nanostructures love


from Wiktionary, Creative Commons Attribution/Share-Alike License

  • n. Plural form of nanostructure.


Sorry, no etymologies found.


  • Thare have been similar dissussions on wether thermodynamics (equilibrium theory) can be applied to small systems of finite size (such as nanostructures), because they are in principle "metastable" (relative to bulk).

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  • Each half of its "petri-dish" shell has two layers that are covered with a regular pattern of tiny pores called "nanostructures"

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  • 'nanostructures' made of gold or silver, they can make an early prototype device which, once optimised, should exhibit a highly sensitive ability to detect particular chemicals in the immediate surroundings.


  • “Beautiful pictures of nanostructures capture the imagination, but if a picture is worth 1,000 words, then a table, filled with accurate atomic coordinates, is worth 1,000 pictures,” says Simon Billinge, who studies what he has dubbed the nanostructure problem at Columbia University and Brookhaven National Laboratory.

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  • Computational advances will also make it possible to design radiation-resistant materials literally atom by atom and, perhaps, specially tailored nanostructures that could store long-lived nuclear waste safely for tens of thousands of years.

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  • Dwyer has shown that these nanostructures will efficiently self-assemble, and when different light-sensitive molecules are added to the mixture, the waffles exhibit unique and “programmable” properties that can be readily tapped.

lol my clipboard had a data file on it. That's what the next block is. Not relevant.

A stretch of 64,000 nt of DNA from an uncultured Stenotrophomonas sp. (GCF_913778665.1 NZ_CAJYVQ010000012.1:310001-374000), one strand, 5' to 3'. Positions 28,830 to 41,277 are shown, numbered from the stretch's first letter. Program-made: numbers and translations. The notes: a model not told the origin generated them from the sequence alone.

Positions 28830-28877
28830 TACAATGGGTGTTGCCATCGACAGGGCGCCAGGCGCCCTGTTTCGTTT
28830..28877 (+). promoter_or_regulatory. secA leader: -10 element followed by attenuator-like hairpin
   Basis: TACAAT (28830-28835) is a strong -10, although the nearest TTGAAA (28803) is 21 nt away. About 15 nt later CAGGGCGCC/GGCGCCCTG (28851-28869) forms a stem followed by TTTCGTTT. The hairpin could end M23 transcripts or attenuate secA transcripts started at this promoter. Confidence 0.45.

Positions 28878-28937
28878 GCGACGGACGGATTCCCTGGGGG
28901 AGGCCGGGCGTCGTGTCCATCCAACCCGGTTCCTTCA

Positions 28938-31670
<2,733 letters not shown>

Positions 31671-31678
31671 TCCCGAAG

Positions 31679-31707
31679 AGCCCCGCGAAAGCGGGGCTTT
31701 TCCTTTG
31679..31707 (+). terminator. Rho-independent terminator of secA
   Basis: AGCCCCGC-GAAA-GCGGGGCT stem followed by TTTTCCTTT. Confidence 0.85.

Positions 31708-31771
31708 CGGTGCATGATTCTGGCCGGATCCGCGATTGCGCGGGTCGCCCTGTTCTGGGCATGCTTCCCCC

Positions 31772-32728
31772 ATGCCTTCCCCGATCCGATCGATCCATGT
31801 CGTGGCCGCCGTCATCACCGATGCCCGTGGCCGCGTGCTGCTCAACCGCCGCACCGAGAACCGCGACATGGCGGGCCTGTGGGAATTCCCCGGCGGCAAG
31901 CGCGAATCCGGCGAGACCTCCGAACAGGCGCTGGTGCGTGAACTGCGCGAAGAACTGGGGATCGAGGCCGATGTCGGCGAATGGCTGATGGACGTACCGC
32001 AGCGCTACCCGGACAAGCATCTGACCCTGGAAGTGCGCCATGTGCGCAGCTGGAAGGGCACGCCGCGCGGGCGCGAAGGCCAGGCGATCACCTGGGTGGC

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  • But rather than shedding water, beetles in the Namib desert are using a series of alternating waxy and non-waxy nanostructures to capture precious moisture from the early morning fog.

    Nanotechnology in everyday life

  • Similarly, non-reflective materials have been improved by imitating the nanostructures found in the wings of cicada insects.

    Nanotechnology in everyday life

  • Many technologies in the modern world rely on nanostructures, often inspired by evolution in the natural world.

    Nanotechnology in everyday life

  • This image shows two superimposed scanning electron micrographs of zinc oxide nanostructures, whose applications include the harvesting of solar energy.

    Art for Science's Sake


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